Continuing our Cemeteries of the Village series, today we look at two historic cemeteries that predate the modern street grid: The St. Mark’s Church-in-the-Bowery Vaults and the nearby but long gone St. Mark’s Cemetery. These two cemeteries both belonged to St. Mark’s Church in-the-Bowery. The vaults beneath the Church still exist and remain the final resting place for many prominent early New Yorkers but the bodies were moved from the cemetery to make way for development more than 150 years ago.
St. Marks Church in-the-Bowery Vaults
The story of St. Mark’s Church in-the-Bowery and these cemeteries begins on March 12, 1651, when Peter (Petrus) Stuyvesant, Director General of the Dutch West India Company, purchased the land between present-day 5th and 20th Streets, from Fourth Avenue to the East River. In 1660, Stuyvesant built a Dutch Reform Chapel that would be known as his “Bouwerie Chapel”, on the site that would eventually become St. Mark’s Church in-the-Bowery. Stuyvesant died in 1672 and was interred in a vault underneath the chapel.
Stuyvesant’s great-grandson, also named Petrus, sold the chapel property to the Episcopal Church for $1 in 1793, stipulating that a new chapel be erected to serve the area. In 1795 the cornerstone of the St. Mark’s Church in-the-Bowery was laid. It was built over a 55-year period: the main building was constructed by 1799, the steeple was completed in 1828, the iron fence was added in 1838, and the cast-iron Italianate portico finished in 1854. Dating back to Stuyvesant’s chapel, it is the oldest site of continuous worship in New York City and the church and its grounds were designated a New York City Landmark in 1966.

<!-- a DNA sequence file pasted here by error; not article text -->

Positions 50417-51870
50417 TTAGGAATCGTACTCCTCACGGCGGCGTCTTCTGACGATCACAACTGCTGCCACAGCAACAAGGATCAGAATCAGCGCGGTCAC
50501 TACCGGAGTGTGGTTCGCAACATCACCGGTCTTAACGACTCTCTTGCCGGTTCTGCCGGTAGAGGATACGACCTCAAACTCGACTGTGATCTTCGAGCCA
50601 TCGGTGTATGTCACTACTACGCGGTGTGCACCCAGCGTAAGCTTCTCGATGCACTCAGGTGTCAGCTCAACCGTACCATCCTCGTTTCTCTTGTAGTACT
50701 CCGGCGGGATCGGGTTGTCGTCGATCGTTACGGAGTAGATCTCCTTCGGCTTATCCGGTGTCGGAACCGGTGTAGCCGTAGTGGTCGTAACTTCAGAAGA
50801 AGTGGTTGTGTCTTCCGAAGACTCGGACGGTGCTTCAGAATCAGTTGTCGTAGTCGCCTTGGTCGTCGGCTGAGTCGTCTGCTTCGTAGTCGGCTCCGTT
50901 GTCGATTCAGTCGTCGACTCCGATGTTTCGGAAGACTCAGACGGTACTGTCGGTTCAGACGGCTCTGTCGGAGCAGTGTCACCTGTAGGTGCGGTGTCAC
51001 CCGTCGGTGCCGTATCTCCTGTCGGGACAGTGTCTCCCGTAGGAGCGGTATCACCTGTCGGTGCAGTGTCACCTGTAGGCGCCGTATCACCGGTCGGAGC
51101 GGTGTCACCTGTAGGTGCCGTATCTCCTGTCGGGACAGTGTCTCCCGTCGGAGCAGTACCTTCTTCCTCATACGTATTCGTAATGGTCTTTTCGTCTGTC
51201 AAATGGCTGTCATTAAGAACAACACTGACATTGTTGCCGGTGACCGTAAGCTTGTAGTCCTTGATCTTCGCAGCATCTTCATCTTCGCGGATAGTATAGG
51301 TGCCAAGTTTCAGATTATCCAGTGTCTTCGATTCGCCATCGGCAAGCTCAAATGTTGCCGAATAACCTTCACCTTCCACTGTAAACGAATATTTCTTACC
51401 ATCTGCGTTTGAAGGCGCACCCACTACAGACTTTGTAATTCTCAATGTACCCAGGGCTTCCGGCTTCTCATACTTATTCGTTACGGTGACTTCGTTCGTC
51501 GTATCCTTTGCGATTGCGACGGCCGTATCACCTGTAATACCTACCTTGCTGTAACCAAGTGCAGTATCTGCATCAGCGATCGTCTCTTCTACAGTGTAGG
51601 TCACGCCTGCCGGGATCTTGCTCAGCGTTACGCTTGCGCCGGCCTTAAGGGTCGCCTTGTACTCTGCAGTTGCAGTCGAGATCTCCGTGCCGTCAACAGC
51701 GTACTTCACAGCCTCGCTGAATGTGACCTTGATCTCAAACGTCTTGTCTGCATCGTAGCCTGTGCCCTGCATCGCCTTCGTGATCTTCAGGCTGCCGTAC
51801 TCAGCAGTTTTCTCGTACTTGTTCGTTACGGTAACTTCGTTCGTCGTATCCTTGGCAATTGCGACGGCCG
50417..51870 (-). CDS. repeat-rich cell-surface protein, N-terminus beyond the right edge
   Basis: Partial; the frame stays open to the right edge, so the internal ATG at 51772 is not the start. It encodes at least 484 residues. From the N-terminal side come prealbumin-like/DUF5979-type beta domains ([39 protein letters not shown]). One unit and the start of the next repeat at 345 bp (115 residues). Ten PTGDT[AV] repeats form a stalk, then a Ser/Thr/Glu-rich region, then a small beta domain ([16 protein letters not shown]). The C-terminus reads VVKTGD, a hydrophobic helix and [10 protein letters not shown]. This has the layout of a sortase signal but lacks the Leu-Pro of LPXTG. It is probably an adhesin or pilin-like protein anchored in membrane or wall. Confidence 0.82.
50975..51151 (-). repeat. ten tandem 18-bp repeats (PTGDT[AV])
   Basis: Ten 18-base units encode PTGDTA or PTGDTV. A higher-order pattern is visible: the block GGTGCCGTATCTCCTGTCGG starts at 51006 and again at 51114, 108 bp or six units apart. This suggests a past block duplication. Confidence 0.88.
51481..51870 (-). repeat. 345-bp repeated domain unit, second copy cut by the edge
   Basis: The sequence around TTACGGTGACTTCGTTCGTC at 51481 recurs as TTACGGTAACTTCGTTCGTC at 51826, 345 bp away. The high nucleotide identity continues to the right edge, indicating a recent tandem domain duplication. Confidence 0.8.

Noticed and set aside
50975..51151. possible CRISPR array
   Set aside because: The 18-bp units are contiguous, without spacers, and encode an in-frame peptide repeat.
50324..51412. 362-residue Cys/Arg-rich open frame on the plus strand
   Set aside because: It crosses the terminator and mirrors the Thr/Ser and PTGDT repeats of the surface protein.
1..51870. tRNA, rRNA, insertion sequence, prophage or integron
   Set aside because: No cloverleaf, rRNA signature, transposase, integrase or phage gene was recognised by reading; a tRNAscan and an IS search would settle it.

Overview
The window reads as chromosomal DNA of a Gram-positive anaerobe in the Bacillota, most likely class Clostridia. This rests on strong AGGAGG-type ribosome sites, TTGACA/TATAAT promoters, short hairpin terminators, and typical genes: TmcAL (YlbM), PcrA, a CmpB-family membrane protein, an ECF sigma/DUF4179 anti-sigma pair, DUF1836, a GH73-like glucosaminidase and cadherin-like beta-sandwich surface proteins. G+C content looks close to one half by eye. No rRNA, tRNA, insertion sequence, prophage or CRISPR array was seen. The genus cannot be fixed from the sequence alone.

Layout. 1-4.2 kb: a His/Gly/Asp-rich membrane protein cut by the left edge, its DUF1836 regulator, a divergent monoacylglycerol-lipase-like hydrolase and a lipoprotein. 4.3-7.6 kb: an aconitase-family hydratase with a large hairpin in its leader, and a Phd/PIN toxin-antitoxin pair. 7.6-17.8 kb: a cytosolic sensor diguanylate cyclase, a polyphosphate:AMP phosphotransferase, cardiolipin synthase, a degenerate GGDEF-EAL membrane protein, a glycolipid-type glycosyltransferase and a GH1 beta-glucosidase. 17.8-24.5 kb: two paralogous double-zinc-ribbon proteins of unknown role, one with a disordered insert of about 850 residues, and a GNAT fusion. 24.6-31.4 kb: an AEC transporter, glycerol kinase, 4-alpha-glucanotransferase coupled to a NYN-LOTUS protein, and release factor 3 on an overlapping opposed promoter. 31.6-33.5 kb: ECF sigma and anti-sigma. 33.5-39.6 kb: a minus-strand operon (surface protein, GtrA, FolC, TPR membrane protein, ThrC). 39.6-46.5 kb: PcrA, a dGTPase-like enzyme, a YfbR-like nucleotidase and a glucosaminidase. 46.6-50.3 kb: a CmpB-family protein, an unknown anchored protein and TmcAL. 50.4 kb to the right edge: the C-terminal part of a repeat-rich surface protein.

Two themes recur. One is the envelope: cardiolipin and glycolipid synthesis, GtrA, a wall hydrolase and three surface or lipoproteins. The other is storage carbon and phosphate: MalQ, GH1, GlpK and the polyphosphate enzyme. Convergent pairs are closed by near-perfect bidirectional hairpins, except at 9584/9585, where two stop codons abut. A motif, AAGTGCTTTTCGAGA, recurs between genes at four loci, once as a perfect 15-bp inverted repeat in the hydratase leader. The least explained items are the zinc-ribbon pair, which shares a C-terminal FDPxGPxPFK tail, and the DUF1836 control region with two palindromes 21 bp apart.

The vaults hold the remains for many prominent New Yorkers. Dating back to Peter Stuyvesant, the Stuyvesant family vault was in use for almost 300 years, until its last family member was interred on August 14, 1953. Other residents of the vaults include Nicholas Fish, Daniel Tompkins, and Miriam Friedlander.
St. Mark’s in-the-Bowery Cemetery
In 1788, Petrus laid out a grid of streets oriented to Stuyvesant Street across his family’s farm in anticipation of the expansion of the city from the south. The Mangin-Goerck Plan of 1803 incorporated the grid laid out by Petrus. In 1803, Stuyvesant donated a plot of land along Stuyvesant Street for the cemetery on what would later be mapped just East of 2nd Avenue between 11th and 12th Streets.
However, just a few years later a new plan was developed that superseded the Mangin-Goerck Plan. The Commissioners’ Plan of 1811 did not make accommodations for the entirety of Stuyvesant Street. Initially, most of Stuyvesant Street remained intact. Starting in the early 19th century, the cemetery interred an unknown amount of bodies until burials were prohibited there in 1851. But as the city developed northward, the Commissioner’s Plan of 1811 could not be stopped and most of Stuyvesant Street was demapped and absorbed into the infamous grid. In 1864 all remains of the cemetery were moved the Evergreens Cemetery in Brooklyn to make way for development.
However, vestiges of Stuyvesant Street remain.
We can see evidence of the former thoroughfare in the layout of the playground for P.S. 19 and the adjacent apartment building at 301-309 East 11th Street/304-310 East 12th Street. The street was filled in for the old St. Mark’s cemetery, which had a diagonal boundary that reflected the path of Stuyvesant Street